It bugged me to death that nobody knew who I was.

“I’m on duty,” Daniels began, but looked hopefully toward the hallway.  “I can only stay a moment.”

“Everyone is either in the dining room or the kitchen getting food,” I told him.  “Go on back and make yourself at home.”

Movement at the corner of my eye caused me to glance out the window again.  Cinnamon Bun! 

Granny’s Flemish Giant rabbit shouldn’t be out of his hutch, but there he was in the front yard.  I guessed that was what the noises I heard out back were.  Then I saw two people chasing him ― a man in a suit that made me imagine a formal military uniform from some strange country and a flapper.

(See more about Cinnamon Bun here.)

“Mona!” I cried and ran outside.

“Pip!” my friend exclaimed and hugged me.  “I remembered you describing Cinnamon Bun in your letters.  I knew your grandmother wouldn’t want him running around, so we were trying to catch him.  We ran into his hutch when we… err… when we stopped,” Mona told me in a rush.

Cinnamon sat up tall on his haunches when the man offered him a treat.  I could tell the big bunny liked the guy.  Then he turned toward me and took off his cap.  He grinned when recognition spread across my face.

“Artie?”

“I had to do a mini-jump with my portable time machine to evade the police,” Artie said sheepishly.  “When we popped back, we bumped the rabbit hutch.  I sincerely apologize.  Nothing was harmed, but the door was knocked open, and this magnificent rabbit got lose.”vintage bunny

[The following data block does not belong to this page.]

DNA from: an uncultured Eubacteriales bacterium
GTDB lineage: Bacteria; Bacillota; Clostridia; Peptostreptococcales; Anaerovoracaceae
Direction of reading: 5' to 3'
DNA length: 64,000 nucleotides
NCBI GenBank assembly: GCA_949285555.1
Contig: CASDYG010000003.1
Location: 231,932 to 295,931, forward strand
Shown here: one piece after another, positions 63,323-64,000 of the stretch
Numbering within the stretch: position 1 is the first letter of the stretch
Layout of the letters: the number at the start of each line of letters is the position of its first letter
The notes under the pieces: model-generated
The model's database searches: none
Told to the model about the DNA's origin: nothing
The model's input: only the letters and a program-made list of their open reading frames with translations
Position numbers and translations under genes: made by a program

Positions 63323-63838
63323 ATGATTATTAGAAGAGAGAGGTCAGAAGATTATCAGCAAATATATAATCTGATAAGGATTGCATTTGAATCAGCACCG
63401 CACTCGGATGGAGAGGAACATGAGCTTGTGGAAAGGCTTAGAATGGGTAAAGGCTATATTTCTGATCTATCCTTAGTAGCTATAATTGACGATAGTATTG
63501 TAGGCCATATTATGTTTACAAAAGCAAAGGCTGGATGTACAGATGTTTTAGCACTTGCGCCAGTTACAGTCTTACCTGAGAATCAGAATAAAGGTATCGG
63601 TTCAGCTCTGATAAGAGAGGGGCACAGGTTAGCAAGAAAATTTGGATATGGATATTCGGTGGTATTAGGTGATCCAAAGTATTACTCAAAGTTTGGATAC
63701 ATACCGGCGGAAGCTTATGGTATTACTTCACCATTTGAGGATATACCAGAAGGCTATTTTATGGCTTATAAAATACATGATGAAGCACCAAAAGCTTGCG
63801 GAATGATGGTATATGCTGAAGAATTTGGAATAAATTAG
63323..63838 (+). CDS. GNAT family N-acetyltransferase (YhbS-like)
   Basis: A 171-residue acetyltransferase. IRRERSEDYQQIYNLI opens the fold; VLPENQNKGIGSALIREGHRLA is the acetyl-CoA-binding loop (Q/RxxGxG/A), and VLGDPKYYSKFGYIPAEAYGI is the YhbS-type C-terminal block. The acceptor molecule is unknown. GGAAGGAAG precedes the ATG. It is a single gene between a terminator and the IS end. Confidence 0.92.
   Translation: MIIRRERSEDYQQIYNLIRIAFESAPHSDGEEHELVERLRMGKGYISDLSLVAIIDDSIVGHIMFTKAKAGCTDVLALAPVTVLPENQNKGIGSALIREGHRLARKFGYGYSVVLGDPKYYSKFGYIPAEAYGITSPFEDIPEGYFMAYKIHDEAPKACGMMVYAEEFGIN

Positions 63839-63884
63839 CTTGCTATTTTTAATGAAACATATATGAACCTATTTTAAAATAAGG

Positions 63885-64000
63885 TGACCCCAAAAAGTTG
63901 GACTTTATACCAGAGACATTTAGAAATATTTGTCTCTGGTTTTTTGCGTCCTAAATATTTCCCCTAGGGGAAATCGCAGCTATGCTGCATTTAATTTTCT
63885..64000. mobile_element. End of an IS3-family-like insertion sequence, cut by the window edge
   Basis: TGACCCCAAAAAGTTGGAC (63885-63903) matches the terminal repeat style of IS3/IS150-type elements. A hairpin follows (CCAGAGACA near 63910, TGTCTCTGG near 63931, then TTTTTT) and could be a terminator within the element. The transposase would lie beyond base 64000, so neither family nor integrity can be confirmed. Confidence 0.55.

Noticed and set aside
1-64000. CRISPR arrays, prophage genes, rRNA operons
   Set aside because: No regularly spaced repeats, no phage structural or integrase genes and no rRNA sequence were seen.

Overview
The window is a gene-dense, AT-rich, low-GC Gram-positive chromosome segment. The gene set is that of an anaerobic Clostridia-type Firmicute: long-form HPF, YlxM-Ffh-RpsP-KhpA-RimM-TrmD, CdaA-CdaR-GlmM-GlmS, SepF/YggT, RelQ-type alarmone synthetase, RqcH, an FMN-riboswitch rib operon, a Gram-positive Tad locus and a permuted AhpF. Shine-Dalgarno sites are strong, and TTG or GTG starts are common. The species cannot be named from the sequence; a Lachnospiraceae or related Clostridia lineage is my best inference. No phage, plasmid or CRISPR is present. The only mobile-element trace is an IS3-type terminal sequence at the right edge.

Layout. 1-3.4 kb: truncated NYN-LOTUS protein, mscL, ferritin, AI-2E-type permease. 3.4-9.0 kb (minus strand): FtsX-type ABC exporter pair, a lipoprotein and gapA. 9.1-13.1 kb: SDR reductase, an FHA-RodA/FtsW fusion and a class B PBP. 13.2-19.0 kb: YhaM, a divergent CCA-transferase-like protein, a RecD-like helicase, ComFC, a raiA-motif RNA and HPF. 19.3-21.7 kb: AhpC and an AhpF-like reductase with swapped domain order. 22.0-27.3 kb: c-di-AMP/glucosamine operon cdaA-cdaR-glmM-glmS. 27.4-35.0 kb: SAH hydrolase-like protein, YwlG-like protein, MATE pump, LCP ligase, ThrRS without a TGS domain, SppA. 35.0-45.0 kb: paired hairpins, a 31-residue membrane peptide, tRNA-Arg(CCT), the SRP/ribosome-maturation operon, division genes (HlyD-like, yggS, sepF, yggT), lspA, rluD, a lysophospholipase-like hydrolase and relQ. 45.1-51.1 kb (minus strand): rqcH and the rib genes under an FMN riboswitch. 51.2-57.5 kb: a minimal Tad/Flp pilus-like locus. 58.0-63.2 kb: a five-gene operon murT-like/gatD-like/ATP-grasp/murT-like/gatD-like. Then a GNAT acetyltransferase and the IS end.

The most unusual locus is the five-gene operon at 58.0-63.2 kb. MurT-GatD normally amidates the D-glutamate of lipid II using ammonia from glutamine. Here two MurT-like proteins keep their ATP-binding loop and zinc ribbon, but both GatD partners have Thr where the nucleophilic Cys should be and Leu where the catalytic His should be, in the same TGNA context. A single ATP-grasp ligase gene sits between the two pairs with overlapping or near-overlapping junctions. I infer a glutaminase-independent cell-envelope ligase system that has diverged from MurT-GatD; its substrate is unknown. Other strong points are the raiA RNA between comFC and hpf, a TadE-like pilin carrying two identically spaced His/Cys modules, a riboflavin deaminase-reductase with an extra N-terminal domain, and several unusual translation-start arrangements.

“Pip, it’s amazing!  Who’d of thought I’d meet a talking chimpanzee!” Mona enthused.  “And travel in a time machine!”

Artie looked embarrassed.  I could tell that he was humble for a genius.

“The time machine still has some bugs in it.  It had trouble locking onto the transponder, but I see you found it,” he said with a grin as he motioned toward my labradorite pendant.  “So, Mona and I accidentally took a detour to Germany, a decade or two ago.”

Artie gave me a bright-eyed look and in a devil-may-care tone asked me when I’d like to visit.  With all of the world and all of history to choose from I was dumbfounded.

“Cat got your tongue?” Mona asked.

“Your costume gives me an idea.  Would you care to see the Ottoman Empire and meet the real Begum Sahiba Hatice Hayriye Ayşe Dürrüşehvar Sultan?” Artie offered.

He knew!  This talking, time traveling, genius chimp knew who my costume was supposed to be!

“No phonus balonus?  We could really go there?” I asked.

He nodded and Mona grinned.

“Granny Phanny will never even know you were gone,” Mona winked and told me.